Over the past several years I have been developing a series of drawings in which common and disposable objects share an invented space with more exalted and ostensibly permanent ones. The strained juxtapositions of divergent subjects and the resultant disjunctive spaces are an attempt to give visual form to a variety of complex relationships between the presumed stability of history and the temporality – even disposability – of contemporary experience and production. Paper bags, cardboard boxes, dustpans and folding chairs are rendered as weighty and monumental, while comparatively permanent architectural subjects are depicted in a weightless language of pure contour line. The optical veracity of linear perspective is alternately employed and disrupted, and large areas are left blank to function simultaneously as space and flat surface. The resulting drawings are both spatial and emphatically two-dimensional. These contradictory spaces and strategies of representation emphasize temporary and shifting relationships while fixing them into a still image.
In a series of essays written in 1985, Six Memos for the Next Millennium, Italo Calvino defined five values that he believed would inform the literature of the new millennium. These qualities – lightness, exactitude, visibility, speed and multiplicity – continue to be profoundly relevant to contemporary experience, and they are as applicable to visual art as they are to literature. In my drawings I am constantly exploring these qualities.
These drawings, then, are about many things: permanence and temporality, cultural inheritance in a time of accelerating change, consumption and tourism, the visual poetry of the mundane. Improvised landmarks and idiosyncratic museums of cultural fragments, they are the shifting points of a provisional compass that I use to find my way from one temporary home to another.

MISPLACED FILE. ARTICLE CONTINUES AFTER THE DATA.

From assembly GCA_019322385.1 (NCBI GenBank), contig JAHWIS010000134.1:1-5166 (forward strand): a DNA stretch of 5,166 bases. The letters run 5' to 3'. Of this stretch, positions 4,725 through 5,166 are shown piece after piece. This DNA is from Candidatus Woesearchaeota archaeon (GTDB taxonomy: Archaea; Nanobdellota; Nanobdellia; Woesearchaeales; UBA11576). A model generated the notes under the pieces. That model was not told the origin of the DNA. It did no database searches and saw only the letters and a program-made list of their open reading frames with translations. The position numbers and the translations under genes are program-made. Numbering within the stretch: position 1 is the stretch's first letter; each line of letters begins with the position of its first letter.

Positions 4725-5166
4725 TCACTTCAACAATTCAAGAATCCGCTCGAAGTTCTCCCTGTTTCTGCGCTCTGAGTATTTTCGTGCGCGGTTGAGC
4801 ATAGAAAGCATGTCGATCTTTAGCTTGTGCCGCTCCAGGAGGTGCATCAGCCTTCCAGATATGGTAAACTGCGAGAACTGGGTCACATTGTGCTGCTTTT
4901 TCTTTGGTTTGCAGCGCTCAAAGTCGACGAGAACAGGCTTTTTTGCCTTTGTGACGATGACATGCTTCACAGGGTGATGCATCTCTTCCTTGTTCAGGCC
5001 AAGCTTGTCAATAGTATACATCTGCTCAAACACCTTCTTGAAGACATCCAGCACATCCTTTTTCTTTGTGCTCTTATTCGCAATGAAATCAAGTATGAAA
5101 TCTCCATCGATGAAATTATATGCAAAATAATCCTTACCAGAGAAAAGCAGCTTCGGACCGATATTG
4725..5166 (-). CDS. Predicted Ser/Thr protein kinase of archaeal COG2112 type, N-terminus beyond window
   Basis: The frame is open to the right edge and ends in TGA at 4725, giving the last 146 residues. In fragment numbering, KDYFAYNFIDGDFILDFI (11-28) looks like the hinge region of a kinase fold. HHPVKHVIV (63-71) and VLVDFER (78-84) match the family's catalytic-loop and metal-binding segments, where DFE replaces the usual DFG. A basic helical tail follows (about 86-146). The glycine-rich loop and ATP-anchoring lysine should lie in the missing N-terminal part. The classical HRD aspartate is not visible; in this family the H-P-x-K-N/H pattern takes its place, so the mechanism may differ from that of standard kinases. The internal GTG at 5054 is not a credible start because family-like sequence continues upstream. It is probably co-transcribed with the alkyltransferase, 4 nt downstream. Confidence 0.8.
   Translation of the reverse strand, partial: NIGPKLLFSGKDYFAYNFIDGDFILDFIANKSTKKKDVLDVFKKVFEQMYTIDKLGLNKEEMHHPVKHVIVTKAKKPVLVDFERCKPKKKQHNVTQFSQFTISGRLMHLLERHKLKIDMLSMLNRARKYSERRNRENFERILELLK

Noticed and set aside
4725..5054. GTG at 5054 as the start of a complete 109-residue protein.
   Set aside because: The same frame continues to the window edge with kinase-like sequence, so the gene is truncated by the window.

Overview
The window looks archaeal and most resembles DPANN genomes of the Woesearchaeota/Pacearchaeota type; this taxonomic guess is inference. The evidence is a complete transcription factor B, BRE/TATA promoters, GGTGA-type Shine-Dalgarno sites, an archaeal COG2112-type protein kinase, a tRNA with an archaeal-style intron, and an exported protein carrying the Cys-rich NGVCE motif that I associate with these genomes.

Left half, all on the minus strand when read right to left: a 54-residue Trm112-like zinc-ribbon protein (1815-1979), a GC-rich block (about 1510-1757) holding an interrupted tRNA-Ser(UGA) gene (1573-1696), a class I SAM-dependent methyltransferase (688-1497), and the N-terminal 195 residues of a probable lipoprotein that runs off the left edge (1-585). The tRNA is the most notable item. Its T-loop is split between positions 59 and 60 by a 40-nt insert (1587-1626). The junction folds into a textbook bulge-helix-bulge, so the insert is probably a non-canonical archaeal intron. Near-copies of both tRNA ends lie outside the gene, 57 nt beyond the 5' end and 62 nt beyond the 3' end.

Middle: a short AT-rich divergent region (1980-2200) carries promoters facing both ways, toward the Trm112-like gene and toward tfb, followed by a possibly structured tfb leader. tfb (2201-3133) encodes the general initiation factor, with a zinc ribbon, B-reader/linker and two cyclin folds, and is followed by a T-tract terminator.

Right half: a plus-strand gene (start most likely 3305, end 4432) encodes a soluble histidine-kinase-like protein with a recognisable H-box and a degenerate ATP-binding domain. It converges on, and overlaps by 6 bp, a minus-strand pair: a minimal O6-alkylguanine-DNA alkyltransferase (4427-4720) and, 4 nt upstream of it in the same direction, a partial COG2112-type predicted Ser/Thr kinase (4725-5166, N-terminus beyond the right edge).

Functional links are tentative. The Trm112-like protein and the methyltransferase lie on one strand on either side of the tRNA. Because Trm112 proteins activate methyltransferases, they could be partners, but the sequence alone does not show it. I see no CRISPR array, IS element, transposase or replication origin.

Artist Bio / CV
Steven Carrelli is a Chicago-based artist. He received a BA in Studio Art from Wheaton College in 1990 and an MFA in Painting from Northwestern University in 1995. As a 1995-96 Fulbright scholar, he studied egg tempera painting in Florence, Italy.
He has taught at several colleges and universities in the Chicago area, including DePaul University and Columbia College Chicago.
Carrelli’s paintings and drawings have been exhibited in many solo and group exhibitions, including solo shows at Packer Schopf Gallery in Chicago and Notre Dame University in Indiana. In the Chicago area his work has been included in group exhibitions at the Chicago Cultural Center, the Koehnline Museum, The Chicago Athenaeum, the Block Museum of Art, and the Evanston Art Center, among others. Other group exhibitions include recent shows at Bowling Green State University in Ohio, Santa Reparata International School of Art in Florence, Italy, as well as exhibitions in San Francisco, New York, Minneapolis, and other US cities.
His works have appeared in a variety of publications, including the Chicago Sun-Times, the Chicago Reader, New American Paintings, Art Scene Chicago 2000, and Time Out Chicago, as well as numerous exhibition catalogs. Awards include grants from the Ruth Chenven Foundation of New York, the Chicago Department of Cultural Affairs and the Union League of Chicago.
Carrelli’s work is represented by Packer Schopf Gallery in Chicago.